2. The growth of small business — Good CRM must be wired into every part of an organization. That is nearly impossible in large, hide-bound companies. Expecially if they have two dozen databases that need to talk to each other. (Yes, two dozen. I wish I was kidding.) Thanks to the phenomena of SaaS (Software as a Service), cloud computing and good ‘ole Moore’s law, powerful business intelligence is now within reach of small and mid-market businesses. But that just the technology. Here’s the biggest difference:
  3. A truly plugged-in workforce — By far the largest barrier to successful implementation of automated systems is getting the workforce to recognize them as their friends. This is happening more today, as a new generation is becoming more familiar with the vast world within their web browser. It’s an entirely new way that small organizations are growing into bigger ones that I wrote about in my post on networked leadership.

For these reasons I’m optimistic about a future that fulfills Peppers and Rogers’ promise.

No, it won’t exactly be “one-to-one.” Even Peppers and Rogers conceeded that economies of scale call for more of a mass-customization of contacts and segmentation than the portfolio-based management they first discussed. But this “future” will bring us to the same destination.

It will be a scalable way to extend a business into niches as narrow the miriad reasons we choose one brand over another. Fifteen years ago I thought this book might be on to something. In spite of the economic jolt we’re experiencing (or maybe even because of it! ), the last year has assured me I wasn’t wrong after all.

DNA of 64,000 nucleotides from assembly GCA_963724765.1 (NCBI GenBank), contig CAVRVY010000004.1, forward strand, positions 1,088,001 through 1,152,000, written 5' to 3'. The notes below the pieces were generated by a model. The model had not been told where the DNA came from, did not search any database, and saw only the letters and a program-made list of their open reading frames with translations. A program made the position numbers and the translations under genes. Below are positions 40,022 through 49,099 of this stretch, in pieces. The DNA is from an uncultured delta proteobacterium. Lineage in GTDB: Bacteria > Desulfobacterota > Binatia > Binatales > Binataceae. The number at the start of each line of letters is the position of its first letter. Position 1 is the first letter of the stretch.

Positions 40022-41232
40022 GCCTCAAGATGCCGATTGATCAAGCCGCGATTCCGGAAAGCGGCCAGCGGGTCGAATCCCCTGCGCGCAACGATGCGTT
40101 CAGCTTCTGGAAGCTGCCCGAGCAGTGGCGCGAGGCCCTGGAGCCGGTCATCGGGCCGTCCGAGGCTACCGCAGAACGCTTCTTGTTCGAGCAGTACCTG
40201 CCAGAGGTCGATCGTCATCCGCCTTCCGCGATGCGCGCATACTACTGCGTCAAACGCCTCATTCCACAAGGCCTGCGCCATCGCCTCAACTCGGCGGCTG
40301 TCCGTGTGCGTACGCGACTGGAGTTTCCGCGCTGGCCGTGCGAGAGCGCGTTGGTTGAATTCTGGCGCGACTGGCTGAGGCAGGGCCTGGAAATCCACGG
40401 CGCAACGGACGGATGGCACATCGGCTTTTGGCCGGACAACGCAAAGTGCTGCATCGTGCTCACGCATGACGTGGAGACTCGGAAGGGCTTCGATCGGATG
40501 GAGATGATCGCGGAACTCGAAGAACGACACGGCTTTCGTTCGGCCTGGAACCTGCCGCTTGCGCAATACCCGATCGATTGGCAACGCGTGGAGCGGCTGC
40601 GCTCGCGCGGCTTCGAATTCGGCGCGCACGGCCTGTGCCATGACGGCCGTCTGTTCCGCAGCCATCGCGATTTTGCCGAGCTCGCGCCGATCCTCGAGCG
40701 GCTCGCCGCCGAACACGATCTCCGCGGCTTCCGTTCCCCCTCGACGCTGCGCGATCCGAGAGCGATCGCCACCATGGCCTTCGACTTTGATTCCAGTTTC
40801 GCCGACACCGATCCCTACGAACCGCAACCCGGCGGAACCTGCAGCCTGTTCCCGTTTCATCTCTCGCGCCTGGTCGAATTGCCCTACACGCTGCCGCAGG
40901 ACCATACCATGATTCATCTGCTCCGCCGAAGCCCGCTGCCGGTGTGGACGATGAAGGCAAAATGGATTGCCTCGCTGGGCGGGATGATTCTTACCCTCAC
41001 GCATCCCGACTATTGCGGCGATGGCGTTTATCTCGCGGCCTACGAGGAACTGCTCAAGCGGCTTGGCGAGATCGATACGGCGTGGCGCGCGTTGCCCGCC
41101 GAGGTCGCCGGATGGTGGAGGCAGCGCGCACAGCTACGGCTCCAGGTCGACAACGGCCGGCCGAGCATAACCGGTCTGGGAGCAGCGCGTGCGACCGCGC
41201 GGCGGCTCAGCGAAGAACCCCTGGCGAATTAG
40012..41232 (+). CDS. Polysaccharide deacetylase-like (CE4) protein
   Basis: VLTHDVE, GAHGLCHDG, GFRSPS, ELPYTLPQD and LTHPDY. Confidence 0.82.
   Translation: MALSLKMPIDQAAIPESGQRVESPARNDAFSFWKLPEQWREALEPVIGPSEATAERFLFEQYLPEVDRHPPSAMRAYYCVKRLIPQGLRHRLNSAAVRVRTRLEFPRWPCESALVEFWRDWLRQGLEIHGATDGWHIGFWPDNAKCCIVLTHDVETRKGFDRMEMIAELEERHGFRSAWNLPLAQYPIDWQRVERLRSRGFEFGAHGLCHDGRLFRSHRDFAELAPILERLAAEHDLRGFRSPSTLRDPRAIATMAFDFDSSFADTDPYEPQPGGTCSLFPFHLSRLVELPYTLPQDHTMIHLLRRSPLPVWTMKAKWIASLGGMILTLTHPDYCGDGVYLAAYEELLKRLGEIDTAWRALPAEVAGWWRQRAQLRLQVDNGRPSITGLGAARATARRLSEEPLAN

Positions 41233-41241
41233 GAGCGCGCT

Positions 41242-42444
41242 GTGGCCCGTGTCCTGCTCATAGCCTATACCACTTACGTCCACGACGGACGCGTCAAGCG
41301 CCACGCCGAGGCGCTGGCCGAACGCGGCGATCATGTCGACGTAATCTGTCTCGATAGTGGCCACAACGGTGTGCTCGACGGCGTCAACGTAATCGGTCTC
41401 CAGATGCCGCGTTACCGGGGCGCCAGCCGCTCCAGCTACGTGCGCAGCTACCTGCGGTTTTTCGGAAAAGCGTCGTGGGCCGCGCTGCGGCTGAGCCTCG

B-to-B Viral Marketing Case: Powerboat sales as a window to our current economic squall

Let’s say you’re a company that mines data in a quiet niche — one not known for analytic vigor. You’ve been doing it for years and do it wonderfully. For clients who appreciate your chops, you’re a godsend. But these clients are exceptional in the traditional retail business sector you serve.

How, how do you spread the word about your super-segmented lists and dead-on business intelligence services? Intuition says you find something to “go viral” around. But that requires some degree of topical relevance, if not outright sensationalism. How do you enliven something as dry as, say, boat purchase behavior (pun intended), to give it the life necessary to grab headlines?